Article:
Exclusive: After Broken Arm, Boy Cheerleader Still Threatened

Tyler Wilson, 11, said he suffered a broken arm in a fight but cheers on.

September 27, 2010, 1:48 PM

Sept. 29, 2010— -- The boy cheerleader whose arm was allegedly broken by bullies on the football team said today that his schoolmates are now threatening to break his other arm for telling.

"It's been bumpy," Ohio 11-year-old Tyler Wilson said of his return to school in a morning television exclusive interview with "Good Morning America." "People are threatening me to break my other arm because I told on them."

The boy's mother, Kristy Wilson, pressed assault charges against two boys who Tyler said broke his arm during a fight earlier this month after incessant teasing for joining the cheerleading squad.

"When the bell rang we left and we were walking home and they started picking on me," Tyler said. "It came to a point where one kid picked me up on his shoulders and slammed me onto the curb."

But neither the injury nor the threats is stopping Tyler from pursuing his passion for cheering, the boy said.

"It feels horrible that they can't accept me for who I am," Tyler told ABC News' Ohio affiliate WTVG. "It's my choice. If I want to be a cheerleader, I'm going to be a cheerleader."

Kristy Wilson, of Findlay, Ohio, said she warned her boy that he could be teased for choosing to join the cheerleading team -- which is all female -- but said she never thought it devolve so quickly.

"There's no reason for this," Wilson told "Good Morning America" as she sat next to her son wearing a t-shirt emblazoned with a message of support for Tyler. "I mean, every kid gets picked on and the name-calling I kind of understand, but to go so far as breaking somebody's arm or even just the fact that they started a fight? I don't agree with that."

Kristy Wilson said that the teasing began almost immediately, and she tried to work with Tyler on ways to handle it.

"I knew that some of the kids where teasing him, and we talked about ways to deal with that," Wilson told ABC News Monday.

"His first reaction was the tell them to shut up and get verbally combative, and I told him you have to let them know it doesn't bother you... I didn't find out until we went to the school after he was injured that things were starting to get aggressive before that fight even occurred," Wilson said.

Kristy Wilson: School Didn't Alert Mother to Earlier Incidents

Kristy Wilson filed a police report, but says she was shocked at what she heard when she met with Glenwood Middle School officials to discuss the incident.

"I didn't find out until we went to the school that things were starting to get aggressive before this fight occurred," Wilson said Monday.

"When I went to the school, about two days after it happened to discuss Tyler's story, the principal said there was an incident Monday and the Friday before, that the boy who started the fight had jumped on Tyler's back and tried to start a fight," she said.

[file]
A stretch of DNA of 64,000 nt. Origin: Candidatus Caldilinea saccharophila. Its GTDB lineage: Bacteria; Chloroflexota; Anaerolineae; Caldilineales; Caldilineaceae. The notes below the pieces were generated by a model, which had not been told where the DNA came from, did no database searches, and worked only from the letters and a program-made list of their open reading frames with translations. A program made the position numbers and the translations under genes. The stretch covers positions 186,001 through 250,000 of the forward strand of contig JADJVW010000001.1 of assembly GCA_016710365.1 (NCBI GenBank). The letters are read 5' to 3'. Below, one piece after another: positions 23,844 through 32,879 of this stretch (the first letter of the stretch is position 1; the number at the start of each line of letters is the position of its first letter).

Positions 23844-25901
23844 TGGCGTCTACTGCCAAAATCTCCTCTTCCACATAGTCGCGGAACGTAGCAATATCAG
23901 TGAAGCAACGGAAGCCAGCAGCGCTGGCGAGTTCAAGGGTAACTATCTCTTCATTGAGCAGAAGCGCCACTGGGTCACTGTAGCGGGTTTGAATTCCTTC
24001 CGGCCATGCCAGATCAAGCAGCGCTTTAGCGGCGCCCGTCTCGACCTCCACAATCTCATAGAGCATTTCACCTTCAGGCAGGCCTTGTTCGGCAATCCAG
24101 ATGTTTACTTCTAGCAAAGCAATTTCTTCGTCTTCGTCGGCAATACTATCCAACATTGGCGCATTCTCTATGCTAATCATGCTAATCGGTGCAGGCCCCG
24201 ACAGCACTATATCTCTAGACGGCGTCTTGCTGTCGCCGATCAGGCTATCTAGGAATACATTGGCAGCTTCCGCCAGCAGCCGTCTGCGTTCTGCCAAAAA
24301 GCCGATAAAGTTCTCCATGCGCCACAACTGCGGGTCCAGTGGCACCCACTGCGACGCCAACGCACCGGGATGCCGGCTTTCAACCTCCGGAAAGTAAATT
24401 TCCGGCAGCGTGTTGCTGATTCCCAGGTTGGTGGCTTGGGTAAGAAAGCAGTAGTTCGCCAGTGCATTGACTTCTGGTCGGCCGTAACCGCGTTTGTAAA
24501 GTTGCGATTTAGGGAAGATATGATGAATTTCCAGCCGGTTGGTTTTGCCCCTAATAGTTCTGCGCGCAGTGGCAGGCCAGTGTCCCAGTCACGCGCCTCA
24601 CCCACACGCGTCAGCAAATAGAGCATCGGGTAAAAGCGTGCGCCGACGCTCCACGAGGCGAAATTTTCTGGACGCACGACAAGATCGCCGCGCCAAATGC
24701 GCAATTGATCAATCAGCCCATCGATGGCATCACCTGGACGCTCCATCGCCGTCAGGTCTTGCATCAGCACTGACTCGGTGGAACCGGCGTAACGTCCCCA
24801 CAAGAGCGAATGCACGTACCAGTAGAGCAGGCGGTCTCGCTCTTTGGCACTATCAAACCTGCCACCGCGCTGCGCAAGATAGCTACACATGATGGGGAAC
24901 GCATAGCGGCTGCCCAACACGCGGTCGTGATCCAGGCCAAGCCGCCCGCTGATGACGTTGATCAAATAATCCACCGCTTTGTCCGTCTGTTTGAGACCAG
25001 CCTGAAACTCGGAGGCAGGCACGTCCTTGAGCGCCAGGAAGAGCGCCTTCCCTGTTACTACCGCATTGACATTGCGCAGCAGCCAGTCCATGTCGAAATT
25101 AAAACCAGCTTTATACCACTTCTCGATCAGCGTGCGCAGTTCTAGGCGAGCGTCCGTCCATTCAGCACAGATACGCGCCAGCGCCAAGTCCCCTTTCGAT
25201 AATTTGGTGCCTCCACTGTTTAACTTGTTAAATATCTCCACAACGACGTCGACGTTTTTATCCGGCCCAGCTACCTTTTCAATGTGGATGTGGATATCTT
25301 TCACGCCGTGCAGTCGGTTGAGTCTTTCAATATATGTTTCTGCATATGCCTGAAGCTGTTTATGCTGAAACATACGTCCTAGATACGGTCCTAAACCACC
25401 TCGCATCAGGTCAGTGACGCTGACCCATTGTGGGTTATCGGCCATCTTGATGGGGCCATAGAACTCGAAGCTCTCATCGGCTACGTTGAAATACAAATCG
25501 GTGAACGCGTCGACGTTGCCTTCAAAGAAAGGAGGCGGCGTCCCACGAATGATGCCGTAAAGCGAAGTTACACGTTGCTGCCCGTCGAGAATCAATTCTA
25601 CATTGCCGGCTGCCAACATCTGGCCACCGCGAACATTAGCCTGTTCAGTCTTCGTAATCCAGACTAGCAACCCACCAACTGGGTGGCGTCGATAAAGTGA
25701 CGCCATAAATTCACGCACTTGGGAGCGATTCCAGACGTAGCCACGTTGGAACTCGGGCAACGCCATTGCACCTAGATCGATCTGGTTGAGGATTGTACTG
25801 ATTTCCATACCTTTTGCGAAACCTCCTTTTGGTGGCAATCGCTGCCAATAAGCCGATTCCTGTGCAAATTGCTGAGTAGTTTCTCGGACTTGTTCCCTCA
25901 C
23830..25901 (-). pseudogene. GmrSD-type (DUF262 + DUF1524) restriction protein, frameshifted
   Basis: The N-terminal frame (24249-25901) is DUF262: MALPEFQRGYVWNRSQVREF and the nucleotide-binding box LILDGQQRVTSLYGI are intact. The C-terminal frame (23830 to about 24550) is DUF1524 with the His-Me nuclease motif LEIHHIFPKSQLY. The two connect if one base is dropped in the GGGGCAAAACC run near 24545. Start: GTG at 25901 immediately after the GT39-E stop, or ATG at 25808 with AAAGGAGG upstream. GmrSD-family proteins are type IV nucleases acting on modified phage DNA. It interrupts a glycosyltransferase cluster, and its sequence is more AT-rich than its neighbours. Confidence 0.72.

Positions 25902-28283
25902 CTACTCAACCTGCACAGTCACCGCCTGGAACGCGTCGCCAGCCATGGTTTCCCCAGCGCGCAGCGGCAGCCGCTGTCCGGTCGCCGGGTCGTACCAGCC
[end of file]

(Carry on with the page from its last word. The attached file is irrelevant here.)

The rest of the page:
Kristy Wilson said if she had known that Tyler was being physically targeted said she would have certainly stepped in to stop the situation, going as far as removing him from the school.

"I really wish the school would have let me know a lot sooner, so I could have dealt with it sooner," she said.

Lt. Charles Wilson of the Findlay Police Department told ABC News that both boys involved in the fight have been charged in youth court.

"One has been charged with felonious assault, the other with simple assault. One is a felony and one is a misdemeanor," Wilson told ABC News Monday.

"It breaks down to the injuries. The broken arm is a felony," Lt. Wilson said. The second boy was allegedly involved only as far as "kicking and hitting" Tyler, he said.

Calls into both families of the boys charged were not returned. Their names are being withheld by ABC News because they are minors.

School officials say they are can't comment specifically on any discipline involving the boys charged, but measures are being taken.

"It's an unfortunate incident and I hope, as the schools are trying to help, and I expect that they are, that the midget football and cheerleading are also taking steps," Assistant Superintendant Craig Kupferberg told ABC News Monday.

According to Wilson and Kupferberg, one of the boys involved in the fight is a player in the youth football league.

Kristy Wilson said, "The cheerleading board has shown tremendous support and contacted the football board on Tyler's behalf," however she also added that the football board has thus far not disciplined the boy involved.

She said her son will cheer against the team the boy plays for on Oct. 10.

"In the last game of season my son is cheering against his team. Tyler plans on showing up, and the cheer parents volunteered to act as a security detail," Wilson said Monday.

According to Wilson male cheerleaders from high school and colleges across the country have reached out to Tyler to lend their support, and tell him not to give up something he loves.

"He has met with quite a few male cheerleaders in high school, college and competition levels who've talked to him and told him to stick it out. They've told him he can really make a life with it, and that's what keeps telling me, he wants to use it to go to college. If that's what he chooses to do, I'm all for it," Wilson said.

"He's fighting his way through it. Everybody he's talked to, he says he is not giving up," she said.

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